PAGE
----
184.108.40.206 Urban Areas
As noted in Section 220.127.116.11 (see also Box 7.2), the microclimates in cities are clearly different than in neighbouring rural areas. The presence of a city affects runoff, moisture availability and precipitation. Crutzen (2004) pointed out that while human energy production is relatively small globally compared with the Sun, it is locally important in cities, where it can reach 20 to 70 W m–2. Urban effects can lead to increased precipitation (5 to 25% over background values) during the summer months within and 50 to 75 km downwind of the city (Changnon et al., 1981). More frequent or intense storms have been linked to city growth in Phoenix, Arizona (Balling and Brazel, 1987) and Mexico City (Jauregui and Romales, 1996). More recent observational studies (Bornstein and Lin, 2000; Changnon and Westcott, 2002; Shepherd et al., 2002; Diem and Brown, 2003; Dixon and Mote, 2003; Fujibe, 2003; Shepherd and Burian, 2003; Inoue and Kimura, 2004; Shepherd et al., 2004; Burian and Shepherd, 2005) have continued to link urban-induced dynamic processes to precipitation anomalies. Nor is land use change confined to urban areas (see Section 7.2). Other changes in land use also affect precipitation. A notable example arises from deforestation in the Amazon, where Chagnon and Bras (2005) found large changes in local rainfall with increases in deforested areas, associated with local atmospheric circulations that are changed by gradients in vegetation, and also found changes in seasonality.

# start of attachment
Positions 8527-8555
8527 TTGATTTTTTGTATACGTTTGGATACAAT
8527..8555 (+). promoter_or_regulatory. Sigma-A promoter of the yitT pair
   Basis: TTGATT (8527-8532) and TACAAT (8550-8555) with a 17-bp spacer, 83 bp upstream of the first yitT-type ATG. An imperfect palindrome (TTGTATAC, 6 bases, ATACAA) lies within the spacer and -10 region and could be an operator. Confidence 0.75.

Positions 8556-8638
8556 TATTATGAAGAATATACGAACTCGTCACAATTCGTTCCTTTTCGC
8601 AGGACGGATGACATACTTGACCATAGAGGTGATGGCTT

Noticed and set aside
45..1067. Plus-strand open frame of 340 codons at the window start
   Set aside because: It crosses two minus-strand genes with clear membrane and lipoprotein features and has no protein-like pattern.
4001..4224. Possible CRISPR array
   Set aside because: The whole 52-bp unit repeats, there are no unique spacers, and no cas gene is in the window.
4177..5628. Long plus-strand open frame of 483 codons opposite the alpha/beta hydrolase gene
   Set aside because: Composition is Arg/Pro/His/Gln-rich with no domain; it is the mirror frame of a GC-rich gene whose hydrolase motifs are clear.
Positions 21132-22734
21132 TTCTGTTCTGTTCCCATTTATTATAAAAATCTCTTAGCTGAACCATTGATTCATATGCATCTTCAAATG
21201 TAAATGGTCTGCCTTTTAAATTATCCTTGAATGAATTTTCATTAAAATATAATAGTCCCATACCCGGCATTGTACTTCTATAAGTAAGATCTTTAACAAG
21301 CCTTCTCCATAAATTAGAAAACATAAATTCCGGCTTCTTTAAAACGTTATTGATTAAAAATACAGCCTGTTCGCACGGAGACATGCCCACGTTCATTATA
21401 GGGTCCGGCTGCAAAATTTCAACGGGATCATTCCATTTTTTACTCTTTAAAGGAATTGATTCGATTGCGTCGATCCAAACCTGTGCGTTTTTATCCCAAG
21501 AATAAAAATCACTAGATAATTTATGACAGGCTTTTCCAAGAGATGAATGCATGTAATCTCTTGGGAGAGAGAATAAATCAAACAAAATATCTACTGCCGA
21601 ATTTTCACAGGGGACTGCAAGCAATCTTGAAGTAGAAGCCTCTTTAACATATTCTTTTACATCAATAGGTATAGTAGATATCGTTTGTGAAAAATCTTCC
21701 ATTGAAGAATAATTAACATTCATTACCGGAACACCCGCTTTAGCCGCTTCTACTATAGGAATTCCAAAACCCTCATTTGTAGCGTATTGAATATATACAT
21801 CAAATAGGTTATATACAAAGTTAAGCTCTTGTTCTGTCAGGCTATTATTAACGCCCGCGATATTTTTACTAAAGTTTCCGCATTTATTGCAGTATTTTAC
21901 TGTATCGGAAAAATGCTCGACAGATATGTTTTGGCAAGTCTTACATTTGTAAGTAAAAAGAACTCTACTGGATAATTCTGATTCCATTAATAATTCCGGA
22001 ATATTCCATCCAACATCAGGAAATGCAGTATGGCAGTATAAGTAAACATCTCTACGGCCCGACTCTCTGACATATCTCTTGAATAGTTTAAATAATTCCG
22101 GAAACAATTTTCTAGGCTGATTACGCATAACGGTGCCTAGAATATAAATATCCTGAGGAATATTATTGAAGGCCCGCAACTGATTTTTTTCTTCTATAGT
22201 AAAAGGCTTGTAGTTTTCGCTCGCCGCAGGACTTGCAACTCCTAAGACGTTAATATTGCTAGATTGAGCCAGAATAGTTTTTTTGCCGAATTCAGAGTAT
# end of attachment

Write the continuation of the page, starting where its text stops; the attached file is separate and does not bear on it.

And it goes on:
Suggested mechanisms for urban-induced rainfall include: (1) enhanced convergence due to increased surface roughness in the urban environment (e.g., Changnon et al., 1981; Bornstein and Lin, 2000; Thielen et al., 2000); (2) destabilisation due to UHI thermal perturbation of the boundary layer and resulting downstream translation of the UHI circulation or UHI-generated convective clouds (e.g., Shepherd et al., 2002; Shepherd and Burian, 2003); (3) enhanced aerosols in the urban environment for cloud condensation nuclei sources (e.g., Diem and Brown, 2003; Molders and Olson, 2004); or (4) bifurcating or diverting of precipitating systems by the urban canopy or related processes (e.g., Bornstein and Lin, 2000). The ‘weekend effect’ noted in Section 18.104.22.168 likely arises from some of these mechanisms. The diurnal cycle in precipitation, which varies over the USA from late afternoon maxima in the Southeast to nocturnal maxima in the Great Plains (Dai and Trenberth, 2004), may be modified in some regions by urban environments. Dixon and Mote (2003) found that a growing UHI effect in Atlanta, Georgia (USA) enhanced and possibly initiated thunderstorms, especially in July (summer) just after midnight. Low-level moisture was found to be a key factor.